The burger: The chef responsible for one of the Twin Cities' great burgers is at it again. Adam Eaton, who helped launch the craze for the double-patty cheeseburger when he opened Saint Dinette in 2015, is revisiting — and revising — that gotta-have equation at Meyvn, his contemporary take on the deli that's drawing crowds to Lake and Bryant in Uptown. The results are spectacular.
This is a burger where the beef is front and center. It's a noticeably beefy blend of brisket, chuck and sirloin that’s dry-aged for 14 days, and all that attention to detail comes through, and then some. The lean meat is also indulgently rich, thanks to an over-the-top level of butter that’s expertly blended into the ground beef. “For every five pounds of meat, there’s one pound of butter,” said Eaton. "It's a ton of butter."
No kidding. It’s what Land O’Lakes has been telling us all along: butter really does make everything better. The trick to making it work? Eaton maintains a superhot flat top stove.
“We want a really good initial sear to keep all of that butter inside,” he said. “If it’s not hot enough, the butter will melt out.”
He’s only just starting, dairy-wise. The two well-seasoned, nicely caramelized patties are liberally coated in a cleverly doctored Emmenthaler cheese. It’s a formula Eaton adapted from “Modernist Cuisine,” one that uses Champagne and sodium citrate to enhance the cheese’s sharp qualities, and increase its emulsification, which is a fancy way of saying “meltiness,” if that’s a word.
“You get more flavor out of it,” said Eaton. “American cheese melts, sure, but it tastes like nothing at all. I wanted meltiness, but also flavor. I’m surprised that more places haven’t done this.” (For fans of Eaton’s spectacular burger at Saint Dinette — and if you’re not a fan, you should be — he follows the same recipe, but uses a Cheddar instead). Oh, and when I invoke “liberally coated,” it’s no exaggeration. When my burger arrived, the patties looked as if they had been dunked — and dunked a second time, and then dunked once again — in a kind of fabulously over-the-top cheese fondue.
“Cheese is my favorite food,” said Eaton. “If people had the nerve to ask for extra cheese, they would do it. So I give it to them without them having to ask. Besides, you want a wet sandwich. There’s nothing worse than a dry sandwich.”
The sesame-topped challah bun — it’s baked at PJ Murphy’s in St. Paul — contributes all kinds of goodness.
“It’s soft, and sweet, and I think it’s the perfect bun,” said Eaton. “It doesn’t need to be super-fancy, it just has to do the job and carry the meat.” Eaton improves upon a good thing by brushing the insides with clarified butter and giving the buns a gentle toast. Perfect.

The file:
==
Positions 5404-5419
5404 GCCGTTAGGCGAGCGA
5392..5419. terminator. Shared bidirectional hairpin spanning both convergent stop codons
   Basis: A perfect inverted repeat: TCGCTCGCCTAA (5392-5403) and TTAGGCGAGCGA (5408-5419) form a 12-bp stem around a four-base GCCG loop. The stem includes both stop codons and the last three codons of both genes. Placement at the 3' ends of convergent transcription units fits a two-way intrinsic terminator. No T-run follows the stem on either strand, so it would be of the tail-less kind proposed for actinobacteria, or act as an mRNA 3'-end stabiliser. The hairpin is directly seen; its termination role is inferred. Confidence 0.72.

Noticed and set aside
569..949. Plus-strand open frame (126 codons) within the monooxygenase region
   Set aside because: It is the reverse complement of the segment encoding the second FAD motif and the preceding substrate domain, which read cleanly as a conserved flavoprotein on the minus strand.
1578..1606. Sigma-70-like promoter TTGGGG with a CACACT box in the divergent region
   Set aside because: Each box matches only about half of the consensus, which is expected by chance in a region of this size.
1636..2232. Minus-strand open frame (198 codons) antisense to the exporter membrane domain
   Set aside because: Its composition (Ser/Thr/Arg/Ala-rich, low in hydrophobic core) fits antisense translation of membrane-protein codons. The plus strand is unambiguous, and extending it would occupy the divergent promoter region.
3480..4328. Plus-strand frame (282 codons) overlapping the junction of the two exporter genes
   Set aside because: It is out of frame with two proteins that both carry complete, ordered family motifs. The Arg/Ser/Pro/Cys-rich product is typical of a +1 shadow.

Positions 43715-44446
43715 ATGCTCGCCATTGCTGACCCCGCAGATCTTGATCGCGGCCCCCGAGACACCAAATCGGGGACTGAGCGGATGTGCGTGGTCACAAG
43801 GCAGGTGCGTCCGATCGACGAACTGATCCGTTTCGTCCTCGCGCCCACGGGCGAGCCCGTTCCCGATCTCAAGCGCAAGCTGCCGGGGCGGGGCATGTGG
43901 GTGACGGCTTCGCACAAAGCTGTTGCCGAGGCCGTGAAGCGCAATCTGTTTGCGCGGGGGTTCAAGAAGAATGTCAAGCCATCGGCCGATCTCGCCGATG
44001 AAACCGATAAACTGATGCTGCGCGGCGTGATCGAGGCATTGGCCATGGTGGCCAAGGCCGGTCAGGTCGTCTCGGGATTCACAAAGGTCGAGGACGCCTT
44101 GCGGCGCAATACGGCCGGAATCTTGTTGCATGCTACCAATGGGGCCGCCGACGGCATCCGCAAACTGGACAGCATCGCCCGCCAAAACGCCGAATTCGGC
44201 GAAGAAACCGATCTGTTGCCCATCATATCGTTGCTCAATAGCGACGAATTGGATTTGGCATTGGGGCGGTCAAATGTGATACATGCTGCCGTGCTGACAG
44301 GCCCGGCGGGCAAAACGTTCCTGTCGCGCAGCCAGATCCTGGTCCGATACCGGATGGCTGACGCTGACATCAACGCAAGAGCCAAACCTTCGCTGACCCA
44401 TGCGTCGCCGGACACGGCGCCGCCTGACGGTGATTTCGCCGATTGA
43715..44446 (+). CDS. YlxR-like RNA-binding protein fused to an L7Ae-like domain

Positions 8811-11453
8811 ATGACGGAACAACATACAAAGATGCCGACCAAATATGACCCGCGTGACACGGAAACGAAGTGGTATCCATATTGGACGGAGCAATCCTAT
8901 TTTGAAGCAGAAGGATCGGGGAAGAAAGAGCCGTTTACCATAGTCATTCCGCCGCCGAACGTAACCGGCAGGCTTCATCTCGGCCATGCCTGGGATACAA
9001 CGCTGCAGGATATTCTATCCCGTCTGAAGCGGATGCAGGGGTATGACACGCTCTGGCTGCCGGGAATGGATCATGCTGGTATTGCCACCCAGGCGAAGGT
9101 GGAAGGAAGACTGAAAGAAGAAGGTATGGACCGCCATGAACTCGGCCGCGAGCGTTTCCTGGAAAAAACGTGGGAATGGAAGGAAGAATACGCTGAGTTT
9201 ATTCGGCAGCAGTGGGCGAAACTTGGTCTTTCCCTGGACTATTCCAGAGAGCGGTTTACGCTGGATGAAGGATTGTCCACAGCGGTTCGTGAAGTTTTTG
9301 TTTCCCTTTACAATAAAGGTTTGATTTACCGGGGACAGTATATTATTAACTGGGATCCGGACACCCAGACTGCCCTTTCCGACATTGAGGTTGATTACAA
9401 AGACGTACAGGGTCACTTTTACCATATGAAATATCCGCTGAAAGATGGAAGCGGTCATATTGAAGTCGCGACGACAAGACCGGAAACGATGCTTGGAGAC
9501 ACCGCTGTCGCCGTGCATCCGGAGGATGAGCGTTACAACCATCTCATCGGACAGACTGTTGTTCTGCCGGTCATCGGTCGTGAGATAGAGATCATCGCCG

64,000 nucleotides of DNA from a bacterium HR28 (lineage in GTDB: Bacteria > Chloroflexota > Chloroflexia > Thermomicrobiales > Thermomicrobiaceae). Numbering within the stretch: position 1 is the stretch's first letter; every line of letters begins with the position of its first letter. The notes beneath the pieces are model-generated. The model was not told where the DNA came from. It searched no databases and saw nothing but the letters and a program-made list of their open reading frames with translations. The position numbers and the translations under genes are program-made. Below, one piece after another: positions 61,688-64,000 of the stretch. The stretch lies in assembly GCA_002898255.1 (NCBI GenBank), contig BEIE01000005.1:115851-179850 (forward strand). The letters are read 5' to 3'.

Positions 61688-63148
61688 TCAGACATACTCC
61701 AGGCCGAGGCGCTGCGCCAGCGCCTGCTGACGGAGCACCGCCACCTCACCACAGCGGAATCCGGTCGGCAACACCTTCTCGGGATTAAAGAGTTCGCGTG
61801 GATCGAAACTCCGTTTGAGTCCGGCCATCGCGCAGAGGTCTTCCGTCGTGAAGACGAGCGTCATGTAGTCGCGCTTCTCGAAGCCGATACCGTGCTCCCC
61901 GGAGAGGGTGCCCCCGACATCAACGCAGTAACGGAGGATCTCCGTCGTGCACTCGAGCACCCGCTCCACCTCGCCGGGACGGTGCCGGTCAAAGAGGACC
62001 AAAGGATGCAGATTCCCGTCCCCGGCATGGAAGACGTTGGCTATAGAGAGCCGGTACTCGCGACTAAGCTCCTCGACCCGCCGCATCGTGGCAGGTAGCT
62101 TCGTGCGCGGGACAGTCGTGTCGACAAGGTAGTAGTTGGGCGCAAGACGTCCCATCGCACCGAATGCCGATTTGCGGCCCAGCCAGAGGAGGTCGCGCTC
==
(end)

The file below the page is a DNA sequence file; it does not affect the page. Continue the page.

Because the beef (and cheese) is so knock-your-socks-off special, add-ons are restrained: lettuce, tomato, raw onion.
“I like the crunch of raw vegetables,” said Eaton. “And I really like a Cali-style burger. And I wanted that classic deli feel.”
No doubt about it, Eaton has another instant-classic burger on his hands.
Fries: Included, and spot-on. “It’s the La Belle Vie fry,” said Eaton, referring to the former four-star food palace where he cut his culinary teeth. “People give frozen fries a bad rap, but I like really like them, they’re a very consistent product, and they have a ‘deli’ feel to them. Hand-cut fries tend to be not very consistent, and they’re hard to pull off.” This commercially prepared version coats the cut potatoes in potato starch. “They stay crisper,” said Eaton. “It’s a mix between the Burger King fry and the McDonald’s fry.”
Where he burgers: “I think Red Cow has the best burger in town,” he said. The burger joint has a long list of varieties; Eaton’s favorite is the Double Barrel Burger. “It’s a smash burger like everyone else is doing, but it’s really good,” he said. “I’m not a big smash burger fan, I like the meat to be medium-rare. But this is the most enjoyable smash burger in town. It’s got flavor to it, it’s juicy and I think it’s perfect. It has caramelized onions, which I love. And it comes with fries, which is important. A lot of places in town are doing that now, for the value. Which I think is really smart. People are looking for value, and they’ll tell you what they want. It’s about listening to them, about giving people the meal that they want, and charging them a fair price for it.” (That's Eaton, above, with spouse and business partner Laurel Elm, in a provided photo).
Address book: 901 W. Lake St., Mpls., 612-315-4608. Open 7 a.m. to 10 p.m. Monday through Saturday, 7 a.m. to 9 p.m. Sunday.
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